Mosquito virus: Japanese encephalitis virus outbreak of ‘national significance’


The spread of a mosquito virus that’s never been observed in southern Australia before has been declared nationally significant, sparking emergency action.

Australian officials have taken emergency action to respond to an outbreak of a mosquito-borne virus.

The unfolding outbreak of Japanese encephalitis in Queensland, NSW, Victoria and South Australia has been declared a communicable disease incident of national significance.

Prior to this year the disease has never been observed in southern Australia.

The decision by the commonwealth‘s acting chief medical officer on Friday afternoon means the virus spread will now be tackled by a national team involving state and federal officials.

“I have declared the (Japanese encephalitis virus) situation a communicable disease incident of national significance after determining a national approach is required in relation to co-ordination of health policy, interventions and public messaging,” Dr Sonya Bennett said.

“A national working group of communicable disease, vaccine and arbovirus experts has been established to support the response, including mosquito surveillance and control measures and identification of those at direct risk and for the rollout of vaccines.“

Dr Bennett said officials would launch a campaign to inform affected communities about how to protect themselves.

She also said health and agriculture departments, both in Canberra and in the states, would work together “to ensure a swift and co-ordinated response”.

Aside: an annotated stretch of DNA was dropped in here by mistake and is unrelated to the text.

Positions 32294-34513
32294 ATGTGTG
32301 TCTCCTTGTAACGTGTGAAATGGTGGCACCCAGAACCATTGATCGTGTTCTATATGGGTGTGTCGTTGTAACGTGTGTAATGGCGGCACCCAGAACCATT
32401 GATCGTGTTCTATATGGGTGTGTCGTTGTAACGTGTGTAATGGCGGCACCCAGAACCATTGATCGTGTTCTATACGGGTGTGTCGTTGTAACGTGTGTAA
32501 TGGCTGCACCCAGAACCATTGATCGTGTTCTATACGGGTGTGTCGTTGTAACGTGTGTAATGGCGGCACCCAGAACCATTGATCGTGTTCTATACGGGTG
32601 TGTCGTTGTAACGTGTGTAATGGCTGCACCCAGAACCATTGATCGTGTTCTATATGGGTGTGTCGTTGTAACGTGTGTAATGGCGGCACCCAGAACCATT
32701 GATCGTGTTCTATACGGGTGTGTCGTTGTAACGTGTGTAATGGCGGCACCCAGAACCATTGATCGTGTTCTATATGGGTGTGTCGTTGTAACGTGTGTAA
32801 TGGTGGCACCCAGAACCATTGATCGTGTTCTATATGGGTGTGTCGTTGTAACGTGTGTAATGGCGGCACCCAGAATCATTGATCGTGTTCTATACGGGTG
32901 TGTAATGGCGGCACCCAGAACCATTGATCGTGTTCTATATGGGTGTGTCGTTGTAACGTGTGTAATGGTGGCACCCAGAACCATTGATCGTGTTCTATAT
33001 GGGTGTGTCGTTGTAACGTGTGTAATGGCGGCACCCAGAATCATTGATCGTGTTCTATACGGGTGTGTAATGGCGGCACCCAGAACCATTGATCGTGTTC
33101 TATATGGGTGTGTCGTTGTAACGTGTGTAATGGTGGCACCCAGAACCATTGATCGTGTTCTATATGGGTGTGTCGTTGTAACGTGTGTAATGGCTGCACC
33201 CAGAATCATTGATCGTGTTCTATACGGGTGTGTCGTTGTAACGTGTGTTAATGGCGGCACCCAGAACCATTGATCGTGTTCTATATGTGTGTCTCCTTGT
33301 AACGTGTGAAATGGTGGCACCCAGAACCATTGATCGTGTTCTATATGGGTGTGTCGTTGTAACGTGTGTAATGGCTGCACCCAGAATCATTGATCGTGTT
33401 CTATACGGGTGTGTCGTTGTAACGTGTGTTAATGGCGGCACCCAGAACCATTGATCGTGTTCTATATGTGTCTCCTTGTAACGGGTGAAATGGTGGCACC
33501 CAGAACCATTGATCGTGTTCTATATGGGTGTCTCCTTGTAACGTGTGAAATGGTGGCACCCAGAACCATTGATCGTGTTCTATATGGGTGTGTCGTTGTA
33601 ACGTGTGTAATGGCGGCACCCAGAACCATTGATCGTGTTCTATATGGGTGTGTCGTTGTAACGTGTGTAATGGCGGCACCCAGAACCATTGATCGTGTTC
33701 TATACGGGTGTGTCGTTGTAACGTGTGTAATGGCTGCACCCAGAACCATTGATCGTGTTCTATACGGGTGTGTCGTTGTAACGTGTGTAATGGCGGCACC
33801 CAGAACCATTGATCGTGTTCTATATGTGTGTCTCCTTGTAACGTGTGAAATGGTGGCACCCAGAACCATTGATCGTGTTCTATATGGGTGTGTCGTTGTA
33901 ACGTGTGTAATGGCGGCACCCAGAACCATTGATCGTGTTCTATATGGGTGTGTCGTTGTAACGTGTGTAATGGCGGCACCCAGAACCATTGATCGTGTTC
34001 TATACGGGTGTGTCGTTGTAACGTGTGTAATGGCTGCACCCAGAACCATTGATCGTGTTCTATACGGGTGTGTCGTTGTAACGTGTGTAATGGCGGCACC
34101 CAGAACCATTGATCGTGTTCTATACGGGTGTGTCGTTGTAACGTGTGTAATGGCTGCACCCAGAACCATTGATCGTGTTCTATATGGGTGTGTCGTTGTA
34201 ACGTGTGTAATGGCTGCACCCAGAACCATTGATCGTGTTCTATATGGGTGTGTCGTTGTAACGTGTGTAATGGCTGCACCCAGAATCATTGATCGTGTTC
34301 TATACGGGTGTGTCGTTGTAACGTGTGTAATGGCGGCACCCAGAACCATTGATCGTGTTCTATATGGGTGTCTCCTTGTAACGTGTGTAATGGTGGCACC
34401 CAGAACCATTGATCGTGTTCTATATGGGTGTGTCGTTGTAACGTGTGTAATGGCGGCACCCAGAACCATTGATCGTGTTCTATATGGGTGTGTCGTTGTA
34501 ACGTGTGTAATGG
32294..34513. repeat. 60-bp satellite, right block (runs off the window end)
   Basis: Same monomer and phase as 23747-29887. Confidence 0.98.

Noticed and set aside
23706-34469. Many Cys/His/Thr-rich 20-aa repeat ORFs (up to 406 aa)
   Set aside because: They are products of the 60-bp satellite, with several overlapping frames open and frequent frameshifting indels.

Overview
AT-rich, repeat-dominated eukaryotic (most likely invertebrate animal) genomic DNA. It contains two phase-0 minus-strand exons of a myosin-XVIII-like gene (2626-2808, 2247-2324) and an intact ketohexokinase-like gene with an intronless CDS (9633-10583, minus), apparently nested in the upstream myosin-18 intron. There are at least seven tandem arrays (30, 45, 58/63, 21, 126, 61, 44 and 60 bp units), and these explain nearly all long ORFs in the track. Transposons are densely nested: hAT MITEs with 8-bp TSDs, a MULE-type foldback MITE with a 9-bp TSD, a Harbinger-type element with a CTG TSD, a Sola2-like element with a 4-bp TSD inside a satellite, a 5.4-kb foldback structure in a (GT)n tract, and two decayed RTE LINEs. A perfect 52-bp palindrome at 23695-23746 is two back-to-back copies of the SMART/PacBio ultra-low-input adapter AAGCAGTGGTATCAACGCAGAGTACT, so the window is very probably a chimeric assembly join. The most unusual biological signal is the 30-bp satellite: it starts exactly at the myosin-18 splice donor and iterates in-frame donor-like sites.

The declaration was made under an emergency response plan and in consultation with the Australian health protection principal committee.

Australia’s chief veterinary officer Mark Schipp said the virus had been confirmed at 14 piggeries across NSW, SA, Queensland and Victoria.

One Queenslander has been infected so far and four Victorians.

Japanese encephalitis virus is spread through the bite of an infected mosquito to people and animals.

The mosquitoes tend to pick up the virus from infected pigs and can spread it to humans and horses.

They have not been known to spread the virus further.

The vast majority of human infections cause no symptoms or only mild ones such as headache or fever.

But a person with severe disease may present with inflammation of the brain, characterised by sudden onset of vomiting, high fever and chills, severe headache, sensitivity to light, neck stiffness and nausea or vomiting.

Children aged under five and older people are at a higher risk of developing more severe illness.

There are vaccines in “plentiful” supply that can protect against the disease, officials have said.

People have been told to try to avoid mosquito bites by covering up with clothing, wearing bright colours or using repellent.

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